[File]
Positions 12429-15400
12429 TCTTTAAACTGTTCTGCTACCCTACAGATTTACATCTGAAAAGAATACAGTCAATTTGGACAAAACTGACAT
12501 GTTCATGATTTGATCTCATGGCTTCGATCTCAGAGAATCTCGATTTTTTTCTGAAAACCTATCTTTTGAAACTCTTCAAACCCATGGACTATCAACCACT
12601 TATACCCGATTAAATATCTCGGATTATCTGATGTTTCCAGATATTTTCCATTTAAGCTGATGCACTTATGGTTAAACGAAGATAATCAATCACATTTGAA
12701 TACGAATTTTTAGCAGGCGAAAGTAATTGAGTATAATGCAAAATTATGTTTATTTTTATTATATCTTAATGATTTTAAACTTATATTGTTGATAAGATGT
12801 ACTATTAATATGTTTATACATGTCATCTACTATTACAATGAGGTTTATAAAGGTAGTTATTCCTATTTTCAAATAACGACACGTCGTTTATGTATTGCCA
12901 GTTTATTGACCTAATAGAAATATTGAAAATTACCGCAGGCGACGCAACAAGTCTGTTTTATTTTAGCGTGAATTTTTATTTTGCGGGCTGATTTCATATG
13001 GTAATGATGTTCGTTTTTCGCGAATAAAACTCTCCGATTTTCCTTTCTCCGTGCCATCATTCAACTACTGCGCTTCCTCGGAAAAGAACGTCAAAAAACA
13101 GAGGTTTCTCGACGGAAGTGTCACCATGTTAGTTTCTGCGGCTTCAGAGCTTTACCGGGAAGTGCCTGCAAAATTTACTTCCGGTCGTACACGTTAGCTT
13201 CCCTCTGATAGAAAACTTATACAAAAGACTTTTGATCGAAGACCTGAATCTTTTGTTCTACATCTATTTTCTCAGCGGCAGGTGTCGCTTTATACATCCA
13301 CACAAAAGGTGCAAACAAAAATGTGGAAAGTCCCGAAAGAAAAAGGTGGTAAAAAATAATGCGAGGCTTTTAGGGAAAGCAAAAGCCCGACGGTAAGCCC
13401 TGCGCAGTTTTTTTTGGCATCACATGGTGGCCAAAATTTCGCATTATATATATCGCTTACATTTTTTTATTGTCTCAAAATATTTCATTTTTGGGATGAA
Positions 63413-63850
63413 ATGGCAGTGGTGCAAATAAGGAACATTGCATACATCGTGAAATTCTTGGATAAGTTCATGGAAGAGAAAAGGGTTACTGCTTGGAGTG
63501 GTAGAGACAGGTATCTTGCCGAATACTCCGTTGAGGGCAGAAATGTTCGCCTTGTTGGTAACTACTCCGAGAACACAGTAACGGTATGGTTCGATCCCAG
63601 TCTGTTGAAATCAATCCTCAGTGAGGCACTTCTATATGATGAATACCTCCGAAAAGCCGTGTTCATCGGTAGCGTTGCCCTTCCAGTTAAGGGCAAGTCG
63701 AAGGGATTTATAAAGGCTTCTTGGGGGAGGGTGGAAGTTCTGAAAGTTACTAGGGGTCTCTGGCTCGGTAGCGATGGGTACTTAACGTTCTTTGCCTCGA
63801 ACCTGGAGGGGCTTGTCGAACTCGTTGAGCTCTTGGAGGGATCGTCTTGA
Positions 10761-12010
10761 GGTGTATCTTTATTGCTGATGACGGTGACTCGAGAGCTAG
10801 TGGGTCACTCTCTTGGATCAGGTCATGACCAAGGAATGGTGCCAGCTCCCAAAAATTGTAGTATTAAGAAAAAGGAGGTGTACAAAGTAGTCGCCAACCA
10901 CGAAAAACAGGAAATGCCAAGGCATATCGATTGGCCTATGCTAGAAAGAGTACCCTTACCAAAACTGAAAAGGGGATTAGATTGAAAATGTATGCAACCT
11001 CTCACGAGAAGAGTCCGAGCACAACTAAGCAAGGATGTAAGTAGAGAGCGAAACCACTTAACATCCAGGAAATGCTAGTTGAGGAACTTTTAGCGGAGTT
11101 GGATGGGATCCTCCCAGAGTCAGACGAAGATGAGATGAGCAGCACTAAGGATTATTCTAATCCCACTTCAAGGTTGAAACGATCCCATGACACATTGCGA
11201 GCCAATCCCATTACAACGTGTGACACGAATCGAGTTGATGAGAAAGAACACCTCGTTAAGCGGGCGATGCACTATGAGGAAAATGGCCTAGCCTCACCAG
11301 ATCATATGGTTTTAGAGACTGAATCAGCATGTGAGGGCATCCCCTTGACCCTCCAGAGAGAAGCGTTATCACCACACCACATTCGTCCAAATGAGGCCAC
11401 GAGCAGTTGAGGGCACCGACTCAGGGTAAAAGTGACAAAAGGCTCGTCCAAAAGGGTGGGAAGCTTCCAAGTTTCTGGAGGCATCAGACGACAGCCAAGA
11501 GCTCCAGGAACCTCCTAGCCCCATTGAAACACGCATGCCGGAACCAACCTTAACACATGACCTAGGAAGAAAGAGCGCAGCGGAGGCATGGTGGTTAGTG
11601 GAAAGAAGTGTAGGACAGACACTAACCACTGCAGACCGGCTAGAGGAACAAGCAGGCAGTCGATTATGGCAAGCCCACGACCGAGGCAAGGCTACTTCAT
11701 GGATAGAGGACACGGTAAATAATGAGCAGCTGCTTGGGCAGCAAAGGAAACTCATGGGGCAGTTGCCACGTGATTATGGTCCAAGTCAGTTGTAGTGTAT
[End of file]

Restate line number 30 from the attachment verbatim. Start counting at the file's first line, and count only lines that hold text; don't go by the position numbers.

11701 GGATAGAGGACACGGTAAATAATGAGCAGCTGCTTGGGCAGCAAAGGAAACTCATGGGGCAGTTGCCACGTGATTATGGTCCAAGTCAGTTGTAGTGTAT